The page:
The global advance of the COVID-19 coronavirus has made 2020 an extraordinarily testing year for investors across almost all sectors and geographies. Those seeking some positivity amidst these bleak times might do well to look at green infrastructure: i.e. renewable energy, energy efficiency and the 'circular economy'.

Everywhere we look, the world is going green, from recycling, to organic groceries, to sustainable food production, to – needless to say – green energy. Everyone, it seems, including climate change scientists, businesses, governments and consumers – is interested in diluting the pressures to which the environment is being increasingly subjected. For economies, investment in green infrastructure satisfies several needs: enabling them to meet climate change pledges, and creating large numbers of jobs for example. For consumers, there is a growing body of evidence that investing in cleaner, greener energy sources may provide good returns to a portfolio.


A hot topic

In a world increasingly troubled by the effects of climate change, green energy, in all its manifestations, rarely finds itself far from the top of the political and commercial agenda. As a consequence, the generation of power that isn’t reliant on the burning of fossil fuels to generate electricity for domestic or industrial consumption – wind, solar and water being the top three sources – is creating a plethora of investment opportunities as the movement gathers momentum. Take wind power: it's one of the fastest-growing sources of renewable energy, having increased 75-fold over the past two decades; China leads the world with 217 gigawatts (GW) of installed capacity in 2018, followed by the US with 96 GW and Germany with 59 GW. Despite the pandemic-influenced downturn, overall investment in new renewable energy capacity was $132.4bn in the first half of 2020, up 5% from $125.8bn in the same period of 2019[1].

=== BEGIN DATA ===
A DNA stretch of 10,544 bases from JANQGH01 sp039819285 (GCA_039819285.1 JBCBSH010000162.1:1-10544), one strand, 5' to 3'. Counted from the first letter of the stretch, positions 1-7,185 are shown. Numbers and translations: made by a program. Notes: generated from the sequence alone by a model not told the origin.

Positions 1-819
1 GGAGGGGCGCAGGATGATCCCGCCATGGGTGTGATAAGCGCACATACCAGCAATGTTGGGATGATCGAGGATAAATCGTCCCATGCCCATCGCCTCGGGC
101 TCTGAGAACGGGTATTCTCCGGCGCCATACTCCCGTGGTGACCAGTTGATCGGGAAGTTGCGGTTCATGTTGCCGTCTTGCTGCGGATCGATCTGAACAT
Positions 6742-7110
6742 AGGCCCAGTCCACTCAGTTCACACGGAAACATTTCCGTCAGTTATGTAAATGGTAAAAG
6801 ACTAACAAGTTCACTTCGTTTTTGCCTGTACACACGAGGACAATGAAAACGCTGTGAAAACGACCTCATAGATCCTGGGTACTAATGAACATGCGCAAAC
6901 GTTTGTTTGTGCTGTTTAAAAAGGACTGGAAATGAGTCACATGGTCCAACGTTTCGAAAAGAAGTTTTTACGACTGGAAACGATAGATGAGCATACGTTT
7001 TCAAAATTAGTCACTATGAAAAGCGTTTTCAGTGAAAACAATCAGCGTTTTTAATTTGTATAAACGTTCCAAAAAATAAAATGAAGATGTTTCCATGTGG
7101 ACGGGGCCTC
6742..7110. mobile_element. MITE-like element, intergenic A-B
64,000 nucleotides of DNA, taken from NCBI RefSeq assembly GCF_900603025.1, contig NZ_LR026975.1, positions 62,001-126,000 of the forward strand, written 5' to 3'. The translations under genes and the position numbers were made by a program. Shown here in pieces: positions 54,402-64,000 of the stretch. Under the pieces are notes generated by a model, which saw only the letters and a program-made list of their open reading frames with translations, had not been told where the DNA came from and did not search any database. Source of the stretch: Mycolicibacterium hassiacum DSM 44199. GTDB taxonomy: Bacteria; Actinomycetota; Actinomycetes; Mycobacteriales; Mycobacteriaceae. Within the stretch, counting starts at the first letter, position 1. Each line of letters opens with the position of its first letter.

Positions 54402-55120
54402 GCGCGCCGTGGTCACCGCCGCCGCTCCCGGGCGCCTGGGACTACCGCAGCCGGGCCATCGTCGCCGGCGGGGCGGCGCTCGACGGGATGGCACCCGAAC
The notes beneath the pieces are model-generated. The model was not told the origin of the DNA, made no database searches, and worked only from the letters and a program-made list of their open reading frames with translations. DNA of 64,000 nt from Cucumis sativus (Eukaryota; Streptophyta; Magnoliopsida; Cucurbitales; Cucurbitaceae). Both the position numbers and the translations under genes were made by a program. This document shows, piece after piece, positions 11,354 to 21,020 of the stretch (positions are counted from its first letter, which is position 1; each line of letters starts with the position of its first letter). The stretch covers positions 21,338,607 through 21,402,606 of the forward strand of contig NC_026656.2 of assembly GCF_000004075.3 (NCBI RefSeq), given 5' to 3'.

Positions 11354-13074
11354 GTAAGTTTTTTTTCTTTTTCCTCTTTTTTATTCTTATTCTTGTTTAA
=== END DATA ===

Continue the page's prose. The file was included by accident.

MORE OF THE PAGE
With limited supplies of those fossil fuels and growing concern over their environmental impact, governments across the world have committed to dramatically lowering their CO2 emissions. According to the International Renewable Energy Agency, countries will need to double their annual investment in renewables, to circa $600bn, in order to meet the Paris Agreement target of limiting global warming to within 2 degrees Celsius by 2100. In the UK for example, one of Theresa May's final acts before stepping down as prime minister in 2019 was to enshrine in law a commitment to reach net zero carbon emissions by 2050, making it the first member of the G7 group of industrialised nations to do so. France also proposed net zero emissions legislation last year, while some smaller countries have targeted dates prior to 2050, such as Finland (2035) and Norway (2030), although the latter allows the buying of carbon offsets. For the UK to reach its target, around 135 GW of new wind and solar capacity need to be delivered over the next 30 years, or 4.5 GW each year – according to Aurora Energy Research – which should serve to ensure that infrastructure investment in the sector remains buoyant.

The significant positive effect on the UK economy of increased government support for green infrastructure has also been quantified by recent statistics published in July of this year by RenewableUK; it forecasts  £20 billion of new investments and 12,000 new jobs in the UK as part of the nation’s sustainable economic recovery package. Since the lock-down began on 23rd March, UK-based wind companies have already announced new projects and investments worth more than £4 billion, creating in excess of 2,000 UK jobs, despite a marked shrinkage in the rest of the economy.